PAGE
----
Football has an endemic problem of cheating and lack of respect. Diving is the most elaborate form of cheating in professional football, but it stems from a basic disrespect and lack of authority in the game. Referees frequently lose control of games and scuffles break out, whilst flagrant verbal abuse is inflicted on the referee as a matter of course. Ashley Cole turning his back on referee Mike Riley in the match at White Hart Lane in March 2008 is a case in point; having committed an egregious foul on the Tottenham defender Hutton, Cole proceeded to give a torrent of abuse, blatant disrespect, and ultimately only received a yellow card. Change must come from the top. Referees must be paid more, must be given the power to give cards for every instance of dissent, and should be helped to achieve this by the adoption of the 'sin bin'.

Diving is already adequately punished; through the surprisingly effective method of public ridicule. With the action replay being screened on television, players know that an obvious dive is going to be immediately spotted by the people who really matter; the fans. Referees are undoubtedly in a difficult position due to the highly competetive atmosphere of football. Yet the solution is not to make their lives more difficult by telling them to strictly punish an offence which is extremely difficult for them to correctly identify.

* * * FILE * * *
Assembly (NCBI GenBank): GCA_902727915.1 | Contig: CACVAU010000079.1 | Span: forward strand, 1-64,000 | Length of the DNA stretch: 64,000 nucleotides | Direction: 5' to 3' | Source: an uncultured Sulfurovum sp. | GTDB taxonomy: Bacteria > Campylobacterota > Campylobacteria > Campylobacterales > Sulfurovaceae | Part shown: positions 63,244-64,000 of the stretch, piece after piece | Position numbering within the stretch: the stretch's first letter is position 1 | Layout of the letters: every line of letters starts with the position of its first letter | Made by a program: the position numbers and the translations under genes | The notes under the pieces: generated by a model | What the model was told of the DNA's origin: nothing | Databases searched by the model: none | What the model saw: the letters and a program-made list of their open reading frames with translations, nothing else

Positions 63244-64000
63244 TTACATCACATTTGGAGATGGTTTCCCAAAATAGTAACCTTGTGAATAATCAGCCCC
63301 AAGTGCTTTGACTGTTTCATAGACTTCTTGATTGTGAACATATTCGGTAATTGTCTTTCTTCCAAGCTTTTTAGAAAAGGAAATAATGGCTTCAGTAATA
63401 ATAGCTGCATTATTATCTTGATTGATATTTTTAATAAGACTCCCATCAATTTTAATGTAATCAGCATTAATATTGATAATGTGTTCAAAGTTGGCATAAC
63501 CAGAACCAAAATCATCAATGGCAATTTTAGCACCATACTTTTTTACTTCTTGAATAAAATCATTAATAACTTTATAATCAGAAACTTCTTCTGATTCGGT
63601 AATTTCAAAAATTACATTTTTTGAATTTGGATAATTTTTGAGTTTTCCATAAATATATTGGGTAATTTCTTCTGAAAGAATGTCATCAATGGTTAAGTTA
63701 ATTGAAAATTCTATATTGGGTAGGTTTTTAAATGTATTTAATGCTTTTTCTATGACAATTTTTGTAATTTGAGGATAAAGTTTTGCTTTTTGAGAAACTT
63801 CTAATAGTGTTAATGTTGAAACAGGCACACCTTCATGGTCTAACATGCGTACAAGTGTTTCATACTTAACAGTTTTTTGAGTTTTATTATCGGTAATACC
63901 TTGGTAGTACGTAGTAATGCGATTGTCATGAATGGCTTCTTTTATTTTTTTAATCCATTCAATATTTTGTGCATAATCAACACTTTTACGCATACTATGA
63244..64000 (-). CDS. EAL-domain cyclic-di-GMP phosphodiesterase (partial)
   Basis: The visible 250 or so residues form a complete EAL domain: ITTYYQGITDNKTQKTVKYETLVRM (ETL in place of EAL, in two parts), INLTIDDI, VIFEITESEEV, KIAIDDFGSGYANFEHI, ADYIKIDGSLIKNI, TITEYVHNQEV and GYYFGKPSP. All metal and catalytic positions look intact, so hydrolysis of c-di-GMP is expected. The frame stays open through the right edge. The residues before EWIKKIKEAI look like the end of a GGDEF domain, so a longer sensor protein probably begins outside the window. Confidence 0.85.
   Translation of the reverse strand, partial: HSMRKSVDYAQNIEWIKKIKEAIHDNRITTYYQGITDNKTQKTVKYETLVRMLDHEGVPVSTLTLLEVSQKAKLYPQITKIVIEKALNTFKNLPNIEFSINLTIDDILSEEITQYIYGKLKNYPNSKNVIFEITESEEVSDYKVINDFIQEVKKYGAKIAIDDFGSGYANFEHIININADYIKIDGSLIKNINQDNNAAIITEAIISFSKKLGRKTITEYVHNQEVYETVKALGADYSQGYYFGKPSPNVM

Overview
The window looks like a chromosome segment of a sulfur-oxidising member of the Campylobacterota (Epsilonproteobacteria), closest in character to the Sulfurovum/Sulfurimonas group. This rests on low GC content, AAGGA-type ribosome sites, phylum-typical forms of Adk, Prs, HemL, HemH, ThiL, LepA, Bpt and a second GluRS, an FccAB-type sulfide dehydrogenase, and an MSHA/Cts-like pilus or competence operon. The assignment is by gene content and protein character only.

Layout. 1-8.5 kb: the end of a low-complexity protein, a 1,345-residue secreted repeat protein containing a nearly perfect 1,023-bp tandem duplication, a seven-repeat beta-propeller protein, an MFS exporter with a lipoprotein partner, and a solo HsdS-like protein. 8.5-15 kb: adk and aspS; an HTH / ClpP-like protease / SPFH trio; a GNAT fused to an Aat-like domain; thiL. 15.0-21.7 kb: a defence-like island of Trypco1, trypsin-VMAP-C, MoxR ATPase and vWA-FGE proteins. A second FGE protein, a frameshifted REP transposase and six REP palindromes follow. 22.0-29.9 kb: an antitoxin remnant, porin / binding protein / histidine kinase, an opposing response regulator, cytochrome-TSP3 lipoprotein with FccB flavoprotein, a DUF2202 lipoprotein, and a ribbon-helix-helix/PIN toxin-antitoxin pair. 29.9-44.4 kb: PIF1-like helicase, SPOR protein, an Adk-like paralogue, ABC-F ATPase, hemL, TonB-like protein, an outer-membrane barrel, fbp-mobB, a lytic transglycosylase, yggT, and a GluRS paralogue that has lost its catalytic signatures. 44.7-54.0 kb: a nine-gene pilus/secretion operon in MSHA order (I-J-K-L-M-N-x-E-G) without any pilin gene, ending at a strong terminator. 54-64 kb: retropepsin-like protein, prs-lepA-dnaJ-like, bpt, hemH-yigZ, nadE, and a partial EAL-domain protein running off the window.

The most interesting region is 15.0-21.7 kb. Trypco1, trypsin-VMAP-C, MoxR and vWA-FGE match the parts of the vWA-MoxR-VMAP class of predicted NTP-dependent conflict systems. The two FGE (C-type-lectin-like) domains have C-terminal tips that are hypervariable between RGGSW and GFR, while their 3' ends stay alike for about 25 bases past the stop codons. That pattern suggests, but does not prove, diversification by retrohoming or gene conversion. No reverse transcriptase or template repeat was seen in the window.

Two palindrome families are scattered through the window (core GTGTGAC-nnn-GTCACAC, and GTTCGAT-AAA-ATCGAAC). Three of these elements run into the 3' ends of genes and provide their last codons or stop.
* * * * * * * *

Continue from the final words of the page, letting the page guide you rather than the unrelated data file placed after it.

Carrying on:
Let the ridicule of fans and pundits get the message through to football stars that diving is not on. Their reputation is key to their career; it is what gets them sponsorship, transfers and big salaries. It is in their interests to be anti-diving.

‘Diving’ in football matches should be more severly punished, even after the match.

Yes because... No because...

It shows the player in poor light!

The player who dives shows that he and he is team are desperate to win!!
By hook or by crook!
It indicates that the team is incompetent for winning the match on its own capabilities and thus has to resort to unfair means.
Reducing such incidences would surely make us
"rejoice in the beautiful game,
everybody at the end of the day"

‘Diving’ in football matches should be more severly punished, even after the match.

Yes because... No because...

Diving is part of the game

Cheating is not 'part of the sport'- if diving is where your skill lies, perhaps that is what you should compete in!